In the Classical style, there are three correct uses of the six-four triad (or sometimes four; see When, if ever, are arpeggiated six-four chords really "real"?). The logic is that the interval of the fourth, historically a dissonance, needs to be correctly handled when it's between the bass and an upper voice.
So why do these same rules not apply to second-inversion seventh chords, which also have a fourth between the bass and an upper voice? The only difference between the two is that the second-inversion seventh chord has a third above the bass in addition to the sixth and fourth.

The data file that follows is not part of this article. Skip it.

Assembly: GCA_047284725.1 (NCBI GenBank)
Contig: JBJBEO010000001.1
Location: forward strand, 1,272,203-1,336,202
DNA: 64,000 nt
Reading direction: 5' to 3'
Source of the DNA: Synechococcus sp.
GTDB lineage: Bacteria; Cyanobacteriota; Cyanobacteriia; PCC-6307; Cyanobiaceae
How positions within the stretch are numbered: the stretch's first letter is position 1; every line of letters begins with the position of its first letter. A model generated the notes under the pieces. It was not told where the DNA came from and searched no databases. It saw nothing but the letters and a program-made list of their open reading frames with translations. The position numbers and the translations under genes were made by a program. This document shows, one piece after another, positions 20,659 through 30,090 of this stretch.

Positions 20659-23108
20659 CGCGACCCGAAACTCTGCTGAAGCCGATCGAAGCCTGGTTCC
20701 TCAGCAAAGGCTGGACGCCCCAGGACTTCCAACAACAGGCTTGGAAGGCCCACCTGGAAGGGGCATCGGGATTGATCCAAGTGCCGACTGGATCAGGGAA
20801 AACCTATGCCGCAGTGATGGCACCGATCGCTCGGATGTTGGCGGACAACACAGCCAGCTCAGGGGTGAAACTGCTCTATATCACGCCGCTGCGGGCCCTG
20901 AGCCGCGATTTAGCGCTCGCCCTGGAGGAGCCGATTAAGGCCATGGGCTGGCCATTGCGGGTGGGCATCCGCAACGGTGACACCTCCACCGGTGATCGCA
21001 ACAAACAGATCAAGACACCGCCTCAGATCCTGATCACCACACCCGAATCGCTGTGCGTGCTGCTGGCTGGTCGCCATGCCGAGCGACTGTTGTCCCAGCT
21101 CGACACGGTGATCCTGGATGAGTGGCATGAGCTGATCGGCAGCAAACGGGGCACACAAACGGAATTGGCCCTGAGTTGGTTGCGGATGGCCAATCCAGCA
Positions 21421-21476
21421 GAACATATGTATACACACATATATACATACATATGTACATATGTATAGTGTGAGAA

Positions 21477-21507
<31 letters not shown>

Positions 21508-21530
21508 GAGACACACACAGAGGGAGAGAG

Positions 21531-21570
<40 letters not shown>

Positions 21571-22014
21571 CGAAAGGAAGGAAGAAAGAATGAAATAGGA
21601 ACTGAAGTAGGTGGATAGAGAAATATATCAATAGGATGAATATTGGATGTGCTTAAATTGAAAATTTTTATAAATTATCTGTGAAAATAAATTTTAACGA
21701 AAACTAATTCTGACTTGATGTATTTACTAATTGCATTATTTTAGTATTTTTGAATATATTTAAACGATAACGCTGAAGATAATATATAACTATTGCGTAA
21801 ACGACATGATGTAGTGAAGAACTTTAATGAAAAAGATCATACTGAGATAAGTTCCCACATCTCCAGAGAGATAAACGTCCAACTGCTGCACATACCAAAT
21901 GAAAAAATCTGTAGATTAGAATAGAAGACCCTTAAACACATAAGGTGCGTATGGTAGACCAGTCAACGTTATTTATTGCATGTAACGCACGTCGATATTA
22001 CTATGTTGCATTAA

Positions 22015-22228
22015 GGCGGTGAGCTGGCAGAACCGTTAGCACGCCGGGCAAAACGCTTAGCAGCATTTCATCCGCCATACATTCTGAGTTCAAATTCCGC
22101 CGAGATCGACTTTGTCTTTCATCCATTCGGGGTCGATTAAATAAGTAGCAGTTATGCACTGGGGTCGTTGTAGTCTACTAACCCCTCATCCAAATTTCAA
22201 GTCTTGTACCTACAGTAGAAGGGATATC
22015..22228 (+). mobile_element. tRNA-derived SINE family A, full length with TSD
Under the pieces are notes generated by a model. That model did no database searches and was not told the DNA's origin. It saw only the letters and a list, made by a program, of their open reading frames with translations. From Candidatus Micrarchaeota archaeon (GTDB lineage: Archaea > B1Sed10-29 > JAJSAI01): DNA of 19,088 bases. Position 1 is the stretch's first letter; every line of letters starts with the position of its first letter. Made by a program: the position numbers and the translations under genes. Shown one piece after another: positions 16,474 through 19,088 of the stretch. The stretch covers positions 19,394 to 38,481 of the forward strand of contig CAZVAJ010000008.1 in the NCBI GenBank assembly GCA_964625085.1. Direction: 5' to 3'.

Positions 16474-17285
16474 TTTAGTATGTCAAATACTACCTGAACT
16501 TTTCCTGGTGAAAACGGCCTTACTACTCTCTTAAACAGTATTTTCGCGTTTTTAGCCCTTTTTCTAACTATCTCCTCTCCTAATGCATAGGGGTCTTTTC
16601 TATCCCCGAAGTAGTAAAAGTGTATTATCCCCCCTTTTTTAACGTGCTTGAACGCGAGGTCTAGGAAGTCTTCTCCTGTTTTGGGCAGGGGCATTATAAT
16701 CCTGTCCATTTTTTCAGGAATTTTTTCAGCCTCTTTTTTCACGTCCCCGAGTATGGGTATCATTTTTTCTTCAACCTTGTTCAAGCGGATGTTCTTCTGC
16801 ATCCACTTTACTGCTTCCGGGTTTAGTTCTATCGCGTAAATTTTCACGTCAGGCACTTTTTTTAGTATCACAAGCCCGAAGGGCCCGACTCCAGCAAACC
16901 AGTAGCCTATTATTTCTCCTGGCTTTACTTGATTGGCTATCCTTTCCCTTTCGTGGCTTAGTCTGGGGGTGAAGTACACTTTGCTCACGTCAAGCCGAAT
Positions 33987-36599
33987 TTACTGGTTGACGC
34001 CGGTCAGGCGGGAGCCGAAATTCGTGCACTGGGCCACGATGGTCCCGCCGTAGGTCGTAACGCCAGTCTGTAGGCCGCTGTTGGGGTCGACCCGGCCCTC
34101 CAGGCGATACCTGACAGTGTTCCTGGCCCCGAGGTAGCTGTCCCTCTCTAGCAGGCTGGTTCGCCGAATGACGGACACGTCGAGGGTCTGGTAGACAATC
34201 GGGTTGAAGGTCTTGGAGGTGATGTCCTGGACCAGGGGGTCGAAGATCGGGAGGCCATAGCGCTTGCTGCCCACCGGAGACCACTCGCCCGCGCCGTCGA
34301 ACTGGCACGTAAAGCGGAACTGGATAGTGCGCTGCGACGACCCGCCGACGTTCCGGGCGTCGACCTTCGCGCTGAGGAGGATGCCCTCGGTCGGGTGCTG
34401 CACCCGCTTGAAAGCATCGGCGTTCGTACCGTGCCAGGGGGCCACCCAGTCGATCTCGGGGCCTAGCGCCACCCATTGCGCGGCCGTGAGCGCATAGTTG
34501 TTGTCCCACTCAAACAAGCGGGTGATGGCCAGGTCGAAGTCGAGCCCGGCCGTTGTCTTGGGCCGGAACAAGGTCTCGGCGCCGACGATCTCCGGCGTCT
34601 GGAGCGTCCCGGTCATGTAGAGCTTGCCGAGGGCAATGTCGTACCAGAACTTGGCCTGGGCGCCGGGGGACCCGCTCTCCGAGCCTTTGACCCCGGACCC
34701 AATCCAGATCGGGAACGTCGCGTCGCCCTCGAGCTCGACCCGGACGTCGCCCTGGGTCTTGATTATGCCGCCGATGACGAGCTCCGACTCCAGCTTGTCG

In other words, a second-inversion triad must be a passing, pedal, or cadential six-four. Why isn't this also true for second-inversion seventh chords?
Is there a historical reason why the triad is treated differently than the seventh chord? Perhaps an explanation from the thoroughbass tradition?
Or perhaps they do follow these same guidelines, but current theory textbooks don't make that clear enough?